The Blog

The Goods on Goldstone

1:30 PM, Oct 26, 2009 • By RACHEL ABRAMS
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A former State Department official who is a completely reliable source on the subject tells me that when you were in apartheid South Africa in the 1980s seeking out human rights activists, Helen Suzman was the person you went to see; the name Richard Goldstone was never uttered. So it's not exactly shocking to discover there's more to the story of the South African justice who advertises himself as a lifelong opponent of apartheid than he perhaps would like the world to know.

Israelis of South African origin-people who knew him when-have begun to comment upon him, and the portrait that emerges isn't very pretty.

"The man is over-ambitious and wants to take over from Ban Ki-Moon as Secretary-General of the United Nations," says Bernhard Lazarus of Tel Aviv, a member of the Board of Governors of Tel Aviv University and a former head of the Jewish community in Durban, Natal, who made aliya [emigrated to Israel] in January this year. "If Mary Robinson - no friend of Israel - had reservations of taking the position, why did he? Sheer arrogance."

Mark Reichenberg, another recent immigrant from South Africa, concurs absolutely on the subject of Mr. Goldstone's arrogance, but that is the least of it. Mr. Reichenberg excoriates the justice not only for the Hamasic martyrology of his eponymous report, but also, and more severely, for what might be called a little Goldstonian hanky-panky with the truth about his liberal credentials: "Where was Goldstone," he asks,

"when racism was at its horrific peak in South Africa, when detention without trial was the order of the day, when families were routinely separated, enforced by racial legislation, and when death of black dissenters in police custody was commonplace? Did he then stand up in world forums and cry out against the 'crimes against humanity' perpetrated by the state in his own country? No, instead, he in 1980 accepted an appointment as judge during the apartheid era when other advocates more visibly liberal were ignored or declined the position."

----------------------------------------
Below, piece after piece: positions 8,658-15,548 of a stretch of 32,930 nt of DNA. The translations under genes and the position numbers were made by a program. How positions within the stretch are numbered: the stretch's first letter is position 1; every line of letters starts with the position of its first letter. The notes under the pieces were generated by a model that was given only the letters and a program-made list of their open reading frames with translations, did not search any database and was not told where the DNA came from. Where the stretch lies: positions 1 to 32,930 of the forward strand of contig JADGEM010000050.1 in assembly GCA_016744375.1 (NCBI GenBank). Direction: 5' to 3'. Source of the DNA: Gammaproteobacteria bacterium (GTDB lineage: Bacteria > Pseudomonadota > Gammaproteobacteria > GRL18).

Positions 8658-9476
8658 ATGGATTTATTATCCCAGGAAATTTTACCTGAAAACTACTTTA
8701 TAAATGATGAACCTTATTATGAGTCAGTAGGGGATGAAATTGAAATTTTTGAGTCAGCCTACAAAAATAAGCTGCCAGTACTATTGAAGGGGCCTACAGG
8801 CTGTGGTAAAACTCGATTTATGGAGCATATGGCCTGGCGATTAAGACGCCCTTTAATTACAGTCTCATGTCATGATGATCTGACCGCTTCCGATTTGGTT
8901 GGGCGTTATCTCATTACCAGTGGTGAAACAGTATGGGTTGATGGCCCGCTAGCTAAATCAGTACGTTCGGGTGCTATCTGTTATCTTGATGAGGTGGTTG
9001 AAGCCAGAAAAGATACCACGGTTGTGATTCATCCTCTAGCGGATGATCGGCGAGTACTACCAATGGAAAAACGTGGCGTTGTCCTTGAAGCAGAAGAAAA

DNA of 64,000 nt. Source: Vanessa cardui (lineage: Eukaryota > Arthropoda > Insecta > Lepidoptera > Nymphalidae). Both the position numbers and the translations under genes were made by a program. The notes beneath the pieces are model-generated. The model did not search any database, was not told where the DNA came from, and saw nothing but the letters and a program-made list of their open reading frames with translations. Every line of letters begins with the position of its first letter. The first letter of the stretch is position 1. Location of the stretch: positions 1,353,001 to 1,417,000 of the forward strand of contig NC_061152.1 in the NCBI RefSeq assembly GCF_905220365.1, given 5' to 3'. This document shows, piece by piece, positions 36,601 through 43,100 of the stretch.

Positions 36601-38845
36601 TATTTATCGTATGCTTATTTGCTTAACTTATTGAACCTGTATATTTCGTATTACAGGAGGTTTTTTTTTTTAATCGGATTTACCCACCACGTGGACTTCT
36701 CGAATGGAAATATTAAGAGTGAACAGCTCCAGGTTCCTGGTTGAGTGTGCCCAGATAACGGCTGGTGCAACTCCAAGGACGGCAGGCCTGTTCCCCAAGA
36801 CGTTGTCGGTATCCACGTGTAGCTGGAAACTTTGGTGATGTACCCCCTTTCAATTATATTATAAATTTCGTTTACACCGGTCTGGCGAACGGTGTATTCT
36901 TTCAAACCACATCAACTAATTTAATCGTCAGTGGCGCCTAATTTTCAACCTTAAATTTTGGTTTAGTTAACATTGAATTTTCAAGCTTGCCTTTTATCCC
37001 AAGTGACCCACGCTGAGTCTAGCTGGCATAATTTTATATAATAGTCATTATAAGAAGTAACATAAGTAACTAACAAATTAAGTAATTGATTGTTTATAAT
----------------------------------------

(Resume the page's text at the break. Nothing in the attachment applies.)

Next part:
That's interesting. And in case the victimologists of Hamas murderers see fit to rise to Mr. Goldstone's defense by pointing out that these are after all Israelis leveling the charge that he's never been quite the champion of liberty and the down-trodden he has made himself out to be to a too-credulous world, there's another critic out there with worse to say, and he is not an Israeli. In a searing commentary for Radio Free Europe/Radio Liberty, the South African historian and journalist-and former human rights activist-R.W. Johnson takes his compatriot to the cleaners.

Goldstone's behavior will not surprise those who have followed his career. As a young advocate in South Africa he drew criticism for the way he privately entertained the attorneys who might bring him cases: this was seen as touting for custom. Similarly, his decision to accept nomination as a judge from the apartheid regime drew criticism from many liberal lawyers who refused to accept such nomination because it meant enforcing apartheid laws. . . . Then, as the political situation changed, so did Goldstone. Entrusted by President F. W. de Klerk with a commission to investigate the causes of violence, Goldstone publicized much damning evidence against the apartheid regime but refused to investigate any form of violence organized by the African National Congress (ANC). This naturally made him the ANC's favorite judge.

There's plenty more to read there, but I think I can sum it up in brief: The ANC's favorite judge has now become Hamas's favorite judge, as well. How not at all surprising.